Update from Wednesday’s print edition
Colusa County has been approved by the state to move forward with a phased-in plan to reopen the economy, providing there is no suge of COVID-19 in the community.
Last week, the board reluctantly agreed to wait for Governor Gavin Newsom’s approval for reopening after he threatened to withhold future disaster relief funding from Northern California counties that moved too quickly, officials said.
Yuba, Sutter, and Modoc counties opened most of its businesses – with some restrictions – last week against the state’s recommendation, which ultimately drew Newsom’s wrath. In addition to threatening counties with lost funding, the govenor warned hair salons and bars could lose their state licenses if business owners go against his guidelines.
The approval allows for restaurants to open for dine-in services to half capacity providing physical distancing protocols can be met.
The board on Wednesday also agreed to send a letter to the governor asking him to grant them the authority to move into phase three, which would allow restaurants and bars to resume normal operations.
Despite warnings that he would withhold funding to counties that when against his directives, Newsom expressed optimism that reopening California to a “new normal” could be weeks – not months – away.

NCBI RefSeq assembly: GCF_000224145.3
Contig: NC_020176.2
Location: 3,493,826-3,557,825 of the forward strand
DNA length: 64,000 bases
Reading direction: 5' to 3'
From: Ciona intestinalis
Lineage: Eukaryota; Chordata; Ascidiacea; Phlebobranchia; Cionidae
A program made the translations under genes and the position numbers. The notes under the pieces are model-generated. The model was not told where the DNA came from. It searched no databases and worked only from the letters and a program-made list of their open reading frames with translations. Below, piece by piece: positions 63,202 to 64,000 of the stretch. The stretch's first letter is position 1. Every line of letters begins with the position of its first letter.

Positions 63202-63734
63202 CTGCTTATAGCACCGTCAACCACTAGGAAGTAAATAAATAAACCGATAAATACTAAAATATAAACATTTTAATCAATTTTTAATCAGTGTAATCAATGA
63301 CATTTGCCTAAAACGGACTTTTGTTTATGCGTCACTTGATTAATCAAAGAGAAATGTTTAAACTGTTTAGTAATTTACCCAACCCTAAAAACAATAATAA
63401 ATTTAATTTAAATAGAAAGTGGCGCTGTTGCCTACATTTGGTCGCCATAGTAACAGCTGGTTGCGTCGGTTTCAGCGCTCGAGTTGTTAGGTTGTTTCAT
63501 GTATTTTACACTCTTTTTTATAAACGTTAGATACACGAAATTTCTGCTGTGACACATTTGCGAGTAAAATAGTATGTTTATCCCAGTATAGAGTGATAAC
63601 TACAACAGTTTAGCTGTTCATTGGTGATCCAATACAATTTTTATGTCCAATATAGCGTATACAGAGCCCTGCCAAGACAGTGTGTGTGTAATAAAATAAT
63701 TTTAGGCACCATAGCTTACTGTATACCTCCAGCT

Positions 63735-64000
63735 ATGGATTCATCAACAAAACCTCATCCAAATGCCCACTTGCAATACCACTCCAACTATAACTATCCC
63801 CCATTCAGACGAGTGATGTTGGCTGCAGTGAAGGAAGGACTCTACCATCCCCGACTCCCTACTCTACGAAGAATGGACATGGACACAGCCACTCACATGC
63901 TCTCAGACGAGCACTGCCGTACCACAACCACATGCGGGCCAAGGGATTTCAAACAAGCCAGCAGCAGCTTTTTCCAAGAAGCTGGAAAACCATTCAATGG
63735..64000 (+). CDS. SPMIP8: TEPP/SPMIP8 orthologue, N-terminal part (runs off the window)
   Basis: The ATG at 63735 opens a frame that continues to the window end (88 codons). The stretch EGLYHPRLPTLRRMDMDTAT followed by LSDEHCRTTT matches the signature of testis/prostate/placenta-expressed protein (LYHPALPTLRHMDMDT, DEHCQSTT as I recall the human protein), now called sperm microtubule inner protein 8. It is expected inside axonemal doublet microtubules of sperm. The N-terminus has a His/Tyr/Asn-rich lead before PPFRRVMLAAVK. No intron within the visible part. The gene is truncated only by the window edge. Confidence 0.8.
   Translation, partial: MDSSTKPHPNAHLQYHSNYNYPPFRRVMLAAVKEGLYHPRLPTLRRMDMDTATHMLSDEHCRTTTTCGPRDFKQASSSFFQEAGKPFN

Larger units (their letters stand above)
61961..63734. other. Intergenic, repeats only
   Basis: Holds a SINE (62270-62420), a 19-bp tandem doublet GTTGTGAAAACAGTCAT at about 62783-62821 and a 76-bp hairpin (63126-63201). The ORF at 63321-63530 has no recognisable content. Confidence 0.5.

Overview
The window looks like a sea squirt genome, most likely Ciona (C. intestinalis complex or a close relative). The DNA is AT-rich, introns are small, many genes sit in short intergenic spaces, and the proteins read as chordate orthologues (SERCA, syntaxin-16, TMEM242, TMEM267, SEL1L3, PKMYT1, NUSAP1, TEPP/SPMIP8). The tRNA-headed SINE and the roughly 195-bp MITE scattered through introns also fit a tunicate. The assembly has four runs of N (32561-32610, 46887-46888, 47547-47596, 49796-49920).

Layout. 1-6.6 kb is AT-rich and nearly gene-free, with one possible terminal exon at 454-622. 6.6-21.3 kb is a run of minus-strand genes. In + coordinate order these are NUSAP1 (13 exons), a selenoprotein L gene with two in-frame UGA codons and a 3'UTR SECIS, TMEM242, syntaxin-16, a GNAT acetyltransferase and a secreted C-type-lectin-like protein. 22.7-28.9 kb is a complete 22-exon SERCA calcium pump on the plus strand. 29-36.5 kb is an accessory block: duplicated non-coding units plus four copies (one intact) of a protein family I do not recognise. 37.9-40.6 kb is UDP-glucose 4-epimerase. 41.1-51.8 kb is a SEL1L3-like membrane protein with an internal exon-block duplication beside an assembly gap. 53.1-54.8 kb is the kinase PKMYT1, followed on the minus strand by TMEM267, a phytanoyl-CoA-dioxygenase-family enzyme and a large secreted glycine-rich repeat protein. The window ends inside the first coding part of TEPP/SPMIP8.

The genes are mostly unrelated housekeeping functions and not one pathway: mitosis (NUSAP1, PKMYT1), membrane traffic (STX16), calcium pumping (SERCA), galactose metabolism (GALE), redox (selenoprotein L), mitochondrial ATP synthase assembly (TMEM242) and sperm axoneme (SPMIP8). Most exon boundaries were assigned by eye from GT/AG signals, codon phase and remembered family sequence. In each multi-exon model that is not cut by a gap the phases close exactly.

“Phase 3 is not a year away,” Newsom said last week during a press conference. “It’s not six months away. It’s not even three months away. It may not even be more than a month away. We just want to make sure we have a protocols in place to secure customer safety, employee safety, and allow the businesses to thrive in a way that is sustainable.”
Colusa County officials agreed it was best to toe the line with the governor’s directive.
“We’re all concerned about our business community; there’s no doubt about that,” County Administrative Officer Wendy Tyler told the board. “But if you choose to adopt a plan that flies in the face of the governor’s guidance, first of all, it won’t have the concurrence of the Public Health Department and they won’t be able to help us implement any plan. That would be on us.”
Large congregate settings are to remain closed until Phase 3, county officials said, including churches, schools, camps, and pools. Bars, nail salons, and hair salons, are also to remain closed until Phase 3, officials said.
In order for businesses to stay open, however, Colusa County must not have more than one COVID-19 hospitalization per 10,000 people.
“If we have a surge in the number of cases, we might be required to close back down to a smaller reopening,” said Public Health Director Elizabeth Kelly. “It would really depend on what we’re looking at, concurrent with our health officer’s direction and the California Department of Public Health.”
Kelly said Colusa County residents should be mindful that SARS-CoV-2 is a virus that humans have not been exposed to previously, which could result in constant changes in the directives from Public Health on how to proceed during the pandemic.
The gradual reopening of the county also assumes a higher degree of personal responsibility by citizens, officials said. Vulnerable people are encouraged to protect themselves from illness by staying home. People at the most risk for COVID-19 complications are those 65 and older, and people of all ages with underlying medical conditions such as chronic lung disease, heart conditions, obesity, and people who are immunocompromised, or have diabetes, kidney disease, or liver disease.